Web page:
Observing the involvement and passion of Ecuadorans at matches such as the Barcelona-Emelec derby, it is difficult to understand the country's lack of international achievements in soccer. The atmosphere at Estadio George Capwell, named for the Rensselaer Polytechnic Institute-educated American who started Guayaquil's electrical company and founded Club Sport Emelec, is similar to an Argentine cancha with a slightly less threatening edge.
"The government does not support sports," said Munoz, now a director of the Carlos Perez Perasso Ciudad Desportiva, where the Revolution are preparing for the MLS season. "It is all a question of systems, of governments. Uruguay is smaller than we are and they have twice won the World Cup.
"Plus, when we had Spencer, he was only one player -- you need to have 22 players for the World Cup. In those days, preparations weren't like they are now. Ecuador did not have teams competing in the age-group events, Under 14, Under 16, Under 18. Before, there was only Copa America and World Cup qualifiers."
Others attribute Ecuador's underachieving to an inferiority complex, but there are likely many reasons.
"The real reason," said Luis Chagarben of Guayaquil, "is the soccer balls we use are too small. For a long time, the only balls kids grew up with were ones they made by wrapping rags together. And, to keep the rags from unravelling, they had to keep those balls small. So, when Ecuadorian players had to use a regulation-size ball, they weren't used to it."
Today, streets in Guayaquil are blocked off by youngsters, who set up improvised goals for games. The balls they use are no longer made of rags, but are often less than regulation size.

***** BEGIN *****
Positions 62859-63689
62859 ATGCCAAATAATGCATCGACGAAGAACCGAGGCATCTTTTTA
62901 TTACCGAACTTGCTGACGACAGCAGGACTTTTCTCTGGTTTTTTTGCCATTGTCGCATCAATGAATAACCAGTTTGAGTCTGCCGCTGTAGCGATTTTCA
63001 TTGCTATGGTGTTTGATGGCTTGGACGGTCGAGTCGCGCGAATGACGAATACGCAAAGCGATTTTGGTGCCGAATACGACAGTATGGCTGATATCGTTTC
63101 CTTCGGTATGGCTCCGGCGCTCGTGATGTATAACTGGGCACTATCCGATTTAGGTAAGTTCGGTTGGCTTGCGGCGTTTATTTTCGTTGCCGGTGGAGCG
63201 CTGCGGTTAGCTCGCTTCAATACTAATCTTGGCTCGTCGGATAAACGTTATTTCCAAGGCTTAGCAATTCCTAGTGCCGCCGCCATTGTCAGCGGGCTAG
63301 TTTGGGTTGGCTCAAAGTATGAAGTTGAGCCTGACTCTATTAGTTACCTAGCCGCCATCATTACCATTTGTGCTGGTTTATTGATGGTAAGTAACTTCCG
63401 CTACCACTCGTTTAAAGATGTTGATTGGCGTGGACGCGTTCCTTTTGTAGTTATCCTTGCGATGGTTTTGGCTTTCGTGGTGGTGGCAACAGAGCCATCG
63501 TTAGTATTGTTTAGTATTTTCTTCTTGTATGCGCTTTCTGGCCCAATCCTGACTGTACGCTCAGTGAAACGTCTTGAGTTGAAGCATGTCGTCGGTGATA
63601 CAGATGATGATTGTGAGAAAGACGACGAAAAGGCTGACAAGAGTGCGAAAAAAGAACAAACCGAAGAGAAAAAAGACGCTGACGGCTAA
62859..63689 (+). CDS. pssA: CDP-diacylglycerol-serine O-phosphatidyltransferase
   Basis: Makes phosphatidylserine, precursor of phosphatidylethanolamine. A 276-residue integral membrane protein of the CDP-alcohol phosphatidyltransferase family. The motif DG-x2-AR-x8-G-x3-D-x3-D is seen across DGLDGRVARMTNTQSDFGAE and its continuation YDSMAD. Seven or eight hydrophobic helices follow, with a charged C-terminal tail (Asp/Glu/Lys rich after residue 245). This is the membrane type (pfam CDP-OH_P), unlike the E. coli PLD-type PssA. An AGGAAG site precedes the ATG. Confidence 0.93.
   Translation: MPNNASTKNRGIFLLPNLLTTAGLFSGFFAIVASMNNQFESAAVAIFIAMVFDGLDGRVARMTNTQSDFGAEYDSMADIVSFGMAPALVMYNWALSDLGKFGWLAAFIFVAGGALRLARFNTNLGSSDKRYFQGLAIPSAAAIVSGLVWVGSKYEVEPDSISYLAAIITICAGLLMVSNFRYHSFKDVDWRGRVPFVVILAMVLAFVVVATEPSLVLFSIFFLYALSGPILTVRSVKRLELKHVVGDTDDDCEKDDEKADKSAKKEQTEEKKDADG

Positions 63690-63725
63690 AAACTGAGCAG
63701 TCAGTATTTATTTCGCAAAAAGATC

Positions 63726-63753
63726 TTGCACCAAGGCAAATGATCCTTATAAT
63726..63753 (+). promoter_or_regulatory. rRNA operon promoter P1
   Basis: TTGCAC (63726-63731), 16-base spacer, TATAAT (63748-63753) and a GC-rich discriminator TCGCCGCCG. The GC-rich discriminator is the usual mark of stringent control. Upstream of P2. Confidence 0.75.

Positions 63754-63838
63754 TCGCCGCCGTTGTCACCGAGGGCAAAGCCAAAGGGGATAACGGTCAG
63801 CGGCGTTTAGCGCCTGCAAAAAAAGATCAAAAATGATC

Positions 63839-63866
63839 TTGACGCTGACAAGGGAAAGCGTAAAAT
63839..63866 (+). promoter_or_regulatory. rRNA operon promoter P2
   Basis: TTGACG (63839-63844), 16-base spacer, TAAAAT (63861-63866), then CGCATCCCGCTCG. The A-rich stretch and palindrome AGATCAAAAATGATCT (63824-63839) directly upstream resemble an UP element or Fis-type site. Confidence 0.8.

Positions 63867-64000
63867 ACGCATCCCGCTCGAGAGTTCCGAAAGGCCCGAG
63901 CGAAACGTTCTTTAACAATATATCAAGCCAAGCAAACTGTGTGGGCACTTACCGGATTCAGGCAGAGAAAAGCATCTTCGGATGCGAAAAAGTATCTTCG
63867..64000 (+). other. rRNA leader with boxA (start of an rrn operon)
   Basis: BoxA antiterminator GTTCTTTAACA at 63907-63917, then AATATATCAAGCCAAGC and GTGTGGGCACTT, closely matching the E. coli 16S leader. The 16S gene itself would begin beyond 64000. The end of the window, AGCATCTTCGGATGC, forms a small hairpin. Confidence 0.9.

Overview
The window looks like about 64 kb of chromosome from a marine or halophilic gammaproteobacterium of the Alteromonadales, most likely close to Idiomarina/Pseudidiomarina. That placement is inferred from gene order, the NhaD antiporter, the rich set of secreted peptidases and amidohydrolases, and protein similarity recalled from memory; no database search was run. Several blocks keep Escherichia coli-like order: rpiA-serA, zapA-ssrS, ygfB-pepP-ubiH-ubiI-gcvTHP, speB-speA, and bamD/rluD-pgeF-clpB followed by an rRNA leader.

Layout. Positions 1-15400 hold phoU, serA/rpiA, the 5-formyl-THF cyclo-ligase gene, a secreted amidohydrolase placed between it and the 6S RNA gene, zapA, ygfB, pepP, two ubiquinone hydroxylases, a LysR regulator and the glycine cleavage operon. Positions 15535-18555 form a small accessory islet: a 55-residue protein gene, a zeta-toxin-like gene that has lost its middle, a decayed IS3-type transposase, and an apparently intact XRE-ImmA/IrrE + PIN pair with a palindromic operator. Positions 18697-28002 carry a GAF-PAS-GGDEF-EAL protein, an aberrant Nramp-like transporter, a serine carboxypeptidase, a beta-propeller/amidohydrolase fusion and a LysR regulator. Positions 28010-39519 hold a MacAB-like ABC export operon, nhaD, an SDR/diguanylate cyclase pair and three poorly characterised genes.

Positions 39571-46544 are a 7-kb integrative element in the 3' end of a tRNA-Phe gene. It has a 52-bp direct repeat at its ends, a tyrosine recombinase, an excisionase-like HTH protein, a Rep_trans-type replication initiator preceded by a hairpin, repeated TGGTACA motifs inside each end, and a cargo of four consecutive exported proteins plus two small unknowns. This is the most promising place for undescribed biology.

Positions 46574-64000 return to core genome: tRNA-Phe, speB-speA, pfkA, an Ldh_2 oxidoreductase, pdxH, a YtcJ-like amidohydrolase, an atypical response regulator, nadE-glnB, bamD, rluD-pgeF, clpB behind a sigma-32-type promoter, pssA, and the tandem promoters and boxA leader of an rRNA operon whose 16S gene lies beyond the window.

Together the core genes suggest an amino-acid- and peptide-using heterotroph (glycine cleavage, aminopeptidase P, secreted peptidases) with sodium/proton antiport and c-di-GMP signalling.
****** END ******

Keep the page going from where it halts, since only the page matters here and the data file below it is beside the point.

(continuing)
Now, though, Ecuadorian soccer is evolving. Alex Aguinaga, Ulisses de la Cruz, Agustin Delgado, Ivan Jaime Kaviedes have performed well in foreign countries. Ecuador is in third place in South American World Cup qualifying, behind Argentina and Brazil. The Ecuadorans are preparing for games against Paraguay in Quito Sunday and against Peru in Lima next week, and there could be problems as defender Fricson George of Barcelona broke his ankle in a 2-1 win over Emelec Sunday and striker Ariel Graziani, the league's leading scorer, was left off the team, partly because of the coach's desire to use only native Ecuadorans -- Graziani is a naturalized citizen born in Argentina.
"We qualified in 2002 and we are in third place now," Munoz said. "We are going to qualify for the 2006 World Cup."
Not gone but forgotten
English pirates began plundering along the Pacific coast a few decades after the Spanish slaughtered Atahualpa and his general, Ruminahui in Quito, ending the Incan empire in 1535. Some believe Henry Morgan buried part of his treasure here, and there have been reports of old coins being found on Ancon's beaches, about 100 miles from Guayaquil.